3. Finals for every subject, especially those with a multiple choice section on the exam (for me, this was very helpful for Torts).

4. Crunch Time for every subject (I don't know how helpful that really was).

5. CALI for every subject.

6. Thumbed through Getting to Maybe a little.

7. Outlined.  I was pretty bad with keeping up my outlines through the semester, so I had a lot of work to do leading up to finals.  But I went through every case in every class, forced myself to remember what it was about and what we were supposed to draw from it, and where it fit in in the scheme of things.  Good stuff.

8. Positive thinking.  I imagined myself getting my grades back after exams, and getting all As.  I never really believed it would happen, but I lied to myself and told myself it would.  And it did.

9. Stopped stressing when the exam starts.  You have three hours.  You don't have time to stress.  You have a little time to read (enough to read very carefully), and a bunch of time to write.  You might have time to go to the bathroom.  You don't have time to stress, worry, fret, fear, ponder, wonder, regret, hope, wish, or pray.  Shut it down and write.

10. Focused on quantity.  This might be controversial, but here's my philosophy.  If you have studied right, and really learned the stuff, your quality is going to be good.  So don't worry too much about it - focus instead on saying as much as you can.  Most profs don't take off points - they just start at zero and add them.  The more you say, the more points you grab.  Quality obviously counts, but hopefully you focused on quality before the exam so you can focus on quantity during it.  One prof I had came out and said, before the final, that the way to do well is essentially to just make as many non-ridiculous arguments as you can.  Before the exam, learn which arguments are non-ridiculous.  During the exam, dump them onto the screen.  (Also, know your prof - there are some for whom this is definitely not a good idea.)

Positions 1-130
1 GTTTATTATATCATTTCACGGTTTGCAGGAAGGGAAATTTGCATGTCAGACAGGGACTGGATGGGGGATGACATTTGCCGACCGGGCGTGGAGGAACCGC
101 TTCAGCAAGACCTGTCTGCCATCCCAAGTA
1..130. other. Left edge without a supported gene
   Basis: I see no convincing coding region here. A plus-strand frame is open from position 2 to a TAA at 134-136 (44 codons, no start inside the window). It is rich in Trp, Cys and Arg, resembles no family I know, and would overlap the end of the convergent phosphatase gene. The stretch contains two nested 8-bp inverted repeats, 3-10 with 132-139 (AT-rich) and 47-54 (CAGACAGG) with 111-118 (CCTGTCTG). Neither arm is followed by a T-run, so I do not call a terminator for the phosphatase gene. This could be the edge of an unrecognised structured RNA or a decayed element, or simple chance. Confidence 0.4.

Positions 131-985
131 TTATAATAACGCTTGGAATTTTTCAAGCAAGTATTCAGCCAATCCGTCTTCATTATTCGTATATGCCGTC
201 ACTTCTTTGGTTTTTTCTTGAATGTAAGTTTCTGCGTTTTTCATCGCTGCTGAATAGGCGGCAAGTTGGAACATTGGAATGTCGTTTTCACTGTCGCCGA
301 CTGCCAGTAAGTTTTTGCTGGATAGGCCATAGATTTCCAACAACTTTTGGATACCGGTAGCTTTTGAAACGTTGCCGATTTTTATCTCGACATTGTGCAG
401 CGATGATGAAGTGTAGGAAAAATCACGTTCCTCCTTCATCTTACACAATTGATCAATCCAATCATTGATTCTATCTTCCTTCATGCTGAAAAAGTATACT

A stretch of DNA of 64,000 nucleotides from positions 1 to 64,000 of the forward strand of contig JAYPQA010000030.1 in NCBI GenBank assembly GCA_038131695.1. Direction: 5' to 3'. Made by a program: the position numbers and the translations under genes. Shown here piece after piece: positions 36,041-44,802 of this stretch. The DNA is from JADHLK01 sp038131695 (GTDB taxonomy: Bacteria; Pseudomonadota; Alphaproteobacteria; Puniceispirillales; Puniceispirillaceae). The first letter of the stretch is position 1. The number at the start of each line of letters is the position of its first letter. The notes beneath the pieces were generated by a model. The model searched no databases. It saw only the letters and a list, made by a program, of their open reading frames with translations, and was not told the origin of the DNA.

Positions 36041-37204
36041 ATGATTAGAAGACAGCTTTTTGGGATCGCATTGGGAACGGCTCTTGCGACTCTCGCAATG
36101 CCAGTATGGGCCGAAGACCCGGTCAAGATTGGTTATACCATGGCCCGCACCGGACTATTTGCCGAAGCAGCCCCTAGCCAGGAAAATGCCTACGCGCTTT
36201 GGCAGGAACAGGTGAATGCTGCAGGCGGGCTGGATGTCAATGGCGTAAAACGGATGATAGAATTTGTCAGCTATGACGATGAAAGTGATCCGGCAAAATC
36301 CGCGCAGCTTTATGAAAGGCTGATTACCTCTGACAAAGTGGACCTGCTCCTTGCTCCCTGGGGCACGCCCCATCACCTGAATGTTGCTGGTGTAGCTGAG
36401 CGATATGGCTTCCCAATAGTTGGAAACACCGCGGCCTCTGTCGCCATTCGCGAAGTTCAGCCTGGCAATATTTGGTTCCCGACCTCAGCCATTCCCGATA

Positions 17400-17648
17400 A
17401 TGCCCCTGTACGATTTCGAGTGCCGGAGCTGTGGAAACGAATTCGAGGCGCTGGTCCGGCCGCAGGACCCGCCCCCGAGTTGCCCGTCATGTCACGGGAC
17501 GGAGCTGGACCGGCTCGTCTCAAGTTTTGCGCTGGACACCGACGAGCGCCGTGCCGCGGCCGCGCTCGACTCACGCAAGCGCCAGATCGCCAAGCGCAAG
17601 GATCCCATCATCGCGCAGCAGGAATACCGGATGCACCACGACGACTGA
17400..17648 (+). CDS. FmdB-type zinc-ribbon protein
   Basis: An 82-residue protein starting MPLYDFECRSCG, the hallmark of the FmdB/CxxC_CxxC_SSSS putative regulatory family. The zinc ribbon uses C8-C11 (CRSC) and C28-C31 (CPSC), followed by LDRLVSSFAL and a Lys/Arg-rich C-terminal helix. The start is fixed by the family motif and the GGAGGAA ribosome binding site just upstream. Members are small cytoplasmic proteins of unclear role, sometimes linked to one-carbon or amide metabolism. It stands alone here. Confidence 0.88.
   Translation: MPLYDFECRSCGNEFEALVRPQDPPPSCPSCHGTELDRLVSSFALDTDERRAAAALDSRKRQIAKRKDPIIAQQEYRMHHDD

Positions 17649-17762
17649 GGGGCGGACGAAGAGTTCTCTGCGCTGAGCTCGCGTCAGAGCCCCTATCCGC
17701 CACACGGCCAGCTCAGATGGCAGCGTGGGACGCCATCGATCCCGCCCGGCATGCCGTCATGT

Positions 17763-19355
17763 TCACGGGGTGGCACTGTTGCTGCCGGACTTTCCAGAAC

Current Law Students / Re: Civil Procedure
« on: February 22, 2008, 08:05:40 PM »
Help. OMG, I am going to fail this class. Prof is terrible. Talks super fast and is hard to understand b/c he has trouble with the English language, and is all over the place. I'm freaking lost.

Any recommendations for some supplements to save my sorry butt? I'm going to lose it pretty soon.

Do CALI.  Best kept secret, at least at my school.  Whenever I mention it to someone, there's a 10% chance they say, "oh CALI is awesome," and a 90% chance they say "huh?"

It also happens to be free.

Also, don't forget that you're being graded on a curve, and all of your classmates have the same terrible, non-English speaking, fast talking prof you do.  They'll all take the same exam you do.